38 degrees and all clear!
After the traditional large cup of hot coffee, we were heading up the Poudre Canyon and to our surprise, the fisherman hatch was on. JT and I surmised that a well to do fly shop, local club or Trout Unlimited with well intentions, shared with the masses a “well kept secret” location that had every fly fisher anxious to hit the water and crowd into a one mile stretch of water. JT and I have seen the results of well intention organizations sharing the “Top 10 Secret Places to Fish” with its membership and watch an amazing fishery devastated in less than a year’s time, but that is another topic for another post.
JT working his Amago
JT and I chose a lower stretch of the Poudre that others had passed over. The weather was perfect and the water was a very crisp 38 degrees.  It was not only the first day on the water for us in 2015; JT also had a new Tenkara Amago rod that he wanted to introduce to the Poudre River inhabitants. The Amago is a 13 foot 6 inch Tenkara rod that is named after a beautiful Japanese mountain trout. The rod has an amazing reach; yet, its sensitivity and responsiveness is amazing yet is only 21 inches closed! The matte black finish is very sleek. I looked forward to using the rod; however, could not think of using his new rod until he caught the first fish on it.
Poudre River Brown
We knew the fish would be deep and the presentation would have to be slow and in front of their noses. The strikes were very subtle and better described as “gentle takes”. If you were looking for a strike, you were missing fish. The ABU in size 18 allowed us to see the beautiful markings of the Poudre River Browns that call the river home.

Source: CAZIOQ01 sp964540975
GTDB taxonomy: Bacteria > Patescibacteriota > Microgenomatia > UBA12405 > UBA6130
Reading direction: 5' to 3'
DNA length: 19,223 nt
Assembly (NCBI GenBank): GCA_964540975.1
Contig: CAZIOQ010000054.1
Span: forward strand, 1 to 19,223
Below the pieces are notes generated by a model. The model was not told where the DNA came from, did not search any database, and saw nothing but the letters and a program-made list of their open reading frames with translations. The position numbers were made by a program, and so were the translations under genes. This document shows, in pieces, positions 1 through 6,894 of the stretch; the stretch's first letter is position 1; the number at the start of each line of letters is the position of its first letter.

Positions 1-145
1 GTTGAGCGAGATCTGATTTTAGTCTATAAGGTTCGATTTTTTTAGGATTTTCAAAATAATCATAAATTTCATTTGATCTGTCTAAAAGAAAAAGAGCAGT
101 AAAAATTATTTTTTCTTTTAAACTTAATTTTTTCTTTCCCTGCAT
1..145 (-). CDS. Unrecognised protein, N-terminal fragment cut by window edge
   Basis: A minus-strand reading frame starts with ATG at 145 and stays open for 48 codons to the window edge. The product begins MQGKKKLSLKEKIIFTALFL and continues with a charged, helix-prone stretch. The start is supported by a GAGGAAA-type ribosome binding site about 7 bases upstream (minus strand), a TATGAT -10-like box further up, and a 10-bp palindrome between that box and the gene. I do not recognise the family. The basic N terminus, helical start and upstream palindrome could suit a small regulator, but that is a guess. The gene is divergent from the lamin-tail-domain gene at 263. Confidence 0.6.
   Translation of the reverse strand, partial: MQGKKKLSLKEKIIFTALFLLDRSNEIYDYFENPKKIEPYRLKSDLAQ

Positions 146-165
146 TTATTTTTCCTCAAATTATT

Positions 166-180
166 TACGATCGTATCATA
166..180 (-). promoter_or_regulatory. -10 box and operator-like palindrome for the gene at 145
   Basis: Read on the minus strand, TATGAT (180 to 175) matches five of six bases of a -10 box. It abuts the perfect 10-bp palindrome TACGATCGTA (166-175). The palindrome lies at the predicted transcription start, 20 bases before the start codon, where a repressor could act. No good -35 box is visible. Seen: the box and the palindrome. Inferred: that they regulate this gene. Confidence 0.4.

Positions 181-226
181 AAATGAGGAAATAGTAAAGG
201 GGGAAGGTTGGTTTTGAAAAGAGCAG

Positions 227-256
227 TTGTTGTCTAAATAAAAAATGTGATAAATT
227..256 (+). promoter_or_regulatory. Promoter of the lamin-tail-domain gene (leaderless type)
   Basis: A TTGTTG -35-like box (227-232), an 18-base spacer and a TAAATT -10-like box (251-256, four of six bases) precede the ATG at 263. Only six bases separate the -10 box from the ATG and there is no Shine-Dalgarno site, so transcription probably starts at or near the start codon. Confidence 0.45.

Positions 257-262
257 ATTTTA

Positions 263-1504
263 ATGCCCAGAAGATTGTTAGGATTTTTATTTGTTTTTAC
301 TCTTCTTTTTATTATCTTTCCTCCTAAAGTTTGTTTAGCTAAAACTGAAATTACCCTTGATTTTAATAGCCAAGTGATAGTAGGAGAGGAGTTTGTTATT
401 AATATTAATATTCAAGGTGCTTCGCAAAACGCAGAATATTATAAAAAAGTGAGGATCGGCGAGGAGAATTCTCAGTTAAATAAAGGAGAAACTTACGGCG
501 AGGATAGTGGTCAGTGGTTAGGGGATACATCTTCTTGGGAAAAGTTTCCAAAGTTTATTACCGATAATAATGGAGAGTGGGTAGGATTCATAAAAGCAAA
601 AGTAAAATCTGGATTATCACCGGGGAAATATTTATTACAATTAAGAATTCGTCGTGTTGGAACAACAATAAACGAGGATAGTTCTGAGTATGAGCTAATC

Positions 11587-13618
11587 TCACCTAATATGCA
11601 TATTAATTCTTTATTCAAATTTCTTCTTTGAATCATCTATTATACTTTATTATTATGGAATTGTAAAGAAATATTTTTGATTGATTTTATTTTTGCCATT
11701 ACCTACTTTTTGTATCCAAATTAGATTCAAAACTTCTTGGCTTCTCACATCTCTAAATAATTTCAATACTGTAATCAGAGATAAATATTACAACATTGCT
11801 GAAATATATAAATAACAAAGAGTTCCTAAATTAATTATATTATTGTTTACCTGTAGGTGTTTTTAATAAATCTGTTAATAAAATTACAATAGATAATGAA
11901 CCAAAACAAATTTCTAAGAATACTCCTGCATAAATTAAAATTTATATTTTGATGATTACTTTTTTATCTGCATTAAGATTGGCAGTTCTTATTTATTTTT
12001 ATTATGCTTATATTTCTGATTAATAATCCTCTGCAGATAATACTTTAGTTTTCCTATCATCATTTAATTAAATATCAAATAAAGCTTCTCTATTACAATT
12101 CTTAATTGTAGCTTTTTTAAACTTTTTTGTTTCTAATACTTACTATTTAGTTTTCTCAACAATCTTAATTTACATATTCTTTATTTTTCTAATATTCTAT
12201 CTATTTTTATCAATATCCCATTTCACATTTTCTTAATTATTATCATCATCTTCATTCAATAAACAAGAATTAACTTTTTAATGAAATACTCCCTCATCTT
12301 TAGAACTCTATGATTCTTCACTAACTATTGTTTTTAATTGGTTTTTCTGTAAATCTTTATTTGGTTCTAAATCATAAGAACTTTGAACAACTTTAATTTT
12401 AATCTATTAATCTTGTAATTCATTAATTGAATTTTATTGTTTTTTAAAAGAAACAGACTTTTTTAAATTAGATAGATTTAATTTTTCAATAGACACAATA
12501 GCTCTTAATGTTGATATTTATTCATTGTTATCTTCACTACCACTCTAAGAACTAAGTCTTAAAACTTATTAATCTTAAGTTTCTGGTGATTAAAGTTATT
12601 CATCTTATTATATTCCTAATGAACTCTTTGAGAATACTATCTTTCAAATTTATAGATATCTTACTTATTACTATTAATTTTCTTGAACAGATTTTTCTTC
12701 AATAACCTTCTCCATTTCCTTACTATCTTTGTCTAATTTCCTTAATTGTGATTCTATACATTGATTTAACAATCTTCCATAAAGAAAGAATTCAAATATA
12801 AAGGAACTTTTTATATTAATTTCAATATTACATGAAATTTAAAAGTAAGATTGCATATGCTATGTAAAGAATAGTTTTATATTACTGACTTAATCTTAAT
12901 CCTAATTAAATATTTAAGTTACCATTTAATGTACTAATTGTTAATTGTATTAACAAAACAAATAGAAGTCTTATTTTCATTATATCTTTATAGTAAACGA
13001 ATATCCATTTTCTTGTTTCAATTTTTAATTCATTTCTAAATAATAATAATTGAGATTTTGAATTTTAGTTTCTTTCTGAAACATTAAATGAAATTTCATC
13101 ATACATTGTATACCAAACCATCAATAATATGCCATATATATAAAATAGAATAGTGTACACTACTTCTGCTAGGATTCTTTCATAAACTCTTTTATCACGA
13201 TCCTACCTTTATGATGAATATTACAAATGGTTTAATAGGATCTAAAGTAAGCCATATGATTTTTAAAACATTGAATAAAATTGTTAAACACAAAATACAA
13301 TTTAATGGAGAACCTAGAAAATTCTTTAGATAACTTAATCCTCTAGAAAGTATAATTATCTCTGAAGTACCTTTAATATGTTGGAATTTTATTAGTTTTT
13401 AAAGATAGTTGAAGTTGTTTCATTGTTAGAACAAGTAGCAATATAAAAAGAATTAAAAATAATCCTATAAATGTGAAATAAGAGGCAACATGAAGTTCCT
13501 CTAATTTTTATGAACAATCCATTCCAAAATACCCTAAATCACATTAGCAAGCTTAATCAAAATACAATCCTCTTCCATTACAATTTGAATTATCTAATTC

A secret place not so secret anymore...thanks TU!
We called it quits at around 2:30pm and look forward to the next trip.

Tips from the Trip:

Get on the water and fish!...The best way to improve your skills is to get out and do it.

Slow down… In cold water, slow down your approach, drift, hook set, casting, and your presentation.

Minimize the amount of line on the water… regardless of the style of nymphing you are doing, minimize the amount of line on the water.

Adjust the depth of your nymphs…If everything about you is telling you that a fish is holding in a lie, yet you have not convinced it that you have something it wants, adjust the depth of your nymphs. Get the nymphs in the zone where the fish are eating, in cold water some lies that produced were depth combined with structure.

Get a thermometer… Fish pond makes a fantastic thermometer that is enclosed in a metal tube. Clip it to your boot laces and let it ride between your laces and the tongue of your boot. Turn the tube so you can read the thermometer by stepping on a rock.

Happy Nymphing!


Coming Soon...!